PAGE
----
Cybernetic Entomology: Mismatch of purpose and requirement in libraries
Case Study: Bitcoin and OpenSSL
February, 2014: Because OpenSSL’s purpose was different from Bitcoin’s requirement, a change which was a bugfix in the context of OpenSSL created a new bug for Bitcoin.
Bitcoin was using OpenSSL to check the validity of encrypted blocks already in its blockchain – blocks that had been transmitted and accepted months or even years previously. OpenSSL’s purpose is in securing communications today, this hour, this minute.
When encrypted data can appear in any of multiple possible formats, it can lead to different cryptographic hashes or signatures for the “same” data. This weakens some protocols because it can lead to leaking information, transmitting things redundantly, or letting an attacker see the same payload encrypted by closely-related keys, etc.
OpenSSL’s maintainers responded to a perceived possible vulnerability that allowed things to appear in any of multiple formats by first issuing a version of OpenSSL that would only produce a single format, then followed it up 2 months or so later with a version of OpenSSL that would reject all other formats as incorrect. This is in accord with OpenSSL’s purpose, fixed bugs in some other protocols, and made it easier to avoid bugs while writing new protocols with OpenSSL. But it introduced a bug for the Bitcoin protocol.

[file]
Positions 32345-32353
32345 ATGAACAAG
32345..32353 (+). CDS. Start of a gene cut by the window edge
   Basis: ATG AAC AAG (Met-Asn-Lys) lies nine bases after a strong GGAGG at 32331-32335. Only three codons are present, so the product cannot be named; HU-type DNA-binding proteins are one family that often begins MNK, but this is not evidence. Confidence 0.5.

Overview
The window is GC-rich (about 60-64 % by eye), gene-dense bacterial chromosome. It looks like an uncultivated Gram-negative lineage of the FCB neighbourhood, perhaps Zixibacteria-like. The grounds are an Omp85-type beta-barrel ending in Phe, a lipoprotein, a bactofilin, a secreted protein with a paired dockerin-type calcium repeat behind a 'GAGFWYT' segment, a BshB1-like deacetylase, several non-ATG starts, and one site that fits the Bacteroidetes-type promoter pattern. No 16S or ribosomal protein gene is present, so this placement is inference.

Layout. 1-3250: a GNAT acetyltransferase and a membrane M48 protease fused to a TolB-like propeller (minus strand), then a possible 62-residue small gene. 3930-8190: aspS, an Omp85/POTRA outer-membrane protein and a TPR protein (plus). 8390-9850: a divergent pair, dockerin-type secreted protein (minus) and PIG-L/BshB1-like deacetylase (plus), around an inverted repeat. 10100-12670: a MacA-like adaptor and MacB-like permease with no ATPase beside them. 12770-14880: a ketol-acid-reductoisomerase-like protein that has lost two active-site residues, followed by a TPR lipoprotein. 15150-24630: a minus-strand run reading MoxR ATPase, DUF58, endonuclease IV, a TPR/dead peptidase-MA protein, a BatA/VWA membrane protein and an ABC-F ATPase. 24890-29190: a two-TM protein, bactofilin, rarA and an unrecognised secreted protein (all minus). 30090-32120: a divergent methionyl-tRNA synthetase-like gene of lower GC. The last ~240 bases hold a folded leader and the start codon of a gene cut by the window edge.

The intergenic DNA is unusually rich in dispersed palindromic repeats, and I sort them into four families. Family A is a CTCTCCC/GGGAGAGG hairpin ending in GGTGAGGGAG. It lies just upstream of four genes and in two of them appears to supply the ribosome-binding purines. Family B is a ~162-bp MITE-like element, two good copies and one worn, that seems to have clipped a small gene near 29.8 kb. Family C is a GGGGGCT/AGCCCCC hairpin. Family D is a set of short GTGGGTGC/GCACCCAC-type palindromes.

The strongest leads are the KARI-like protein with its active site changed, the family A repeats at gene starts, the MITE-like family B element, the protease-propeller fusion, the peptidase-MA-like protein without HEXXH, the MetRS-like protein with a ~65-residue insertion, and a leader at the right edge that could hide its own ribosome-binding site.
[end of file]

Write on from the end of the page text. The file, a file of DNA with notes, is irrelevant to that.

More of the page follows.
There were blocks in the Bitcoin blockchain, that had been accepted as part of the distributed consensus history months or even years previously, which used one or more of those other formats. This caused Bitcoin clients linked against the new version of the OpenSSL library to reject the first such block and the entirety of the consensus blockchain that followed it. These clients were therefore ignorant of all entries into Bitcoin’s public ledger later than that block. Although no such attack actually took place, they were vulnerable to double-spending fraud because they could have been tricked into accepting new blocks that directly contradicted the accepted consensus.
- Bird’s Eye: For each external library your program uses, does its purpose exactly match the requirement that you are using it for? If not, then the possibility of future changes to or bugfixes in that library is a risk to your software.
- Treetop: Is there any external library you’re using, whose bugs or misfeatures your software relies on for its correctness? Every such library represents a near-certainty of eventual failure due to a bug fix in it.
- Snail’s Eye: Are you using an external library intended to check the format of data in transit to (also or instead) check the format of static or historical data? If such an external library continues to be maintained, a future change in that library WILL eventually break your application. If the external library does not continue to be maintained, then you will have to replace it anyway.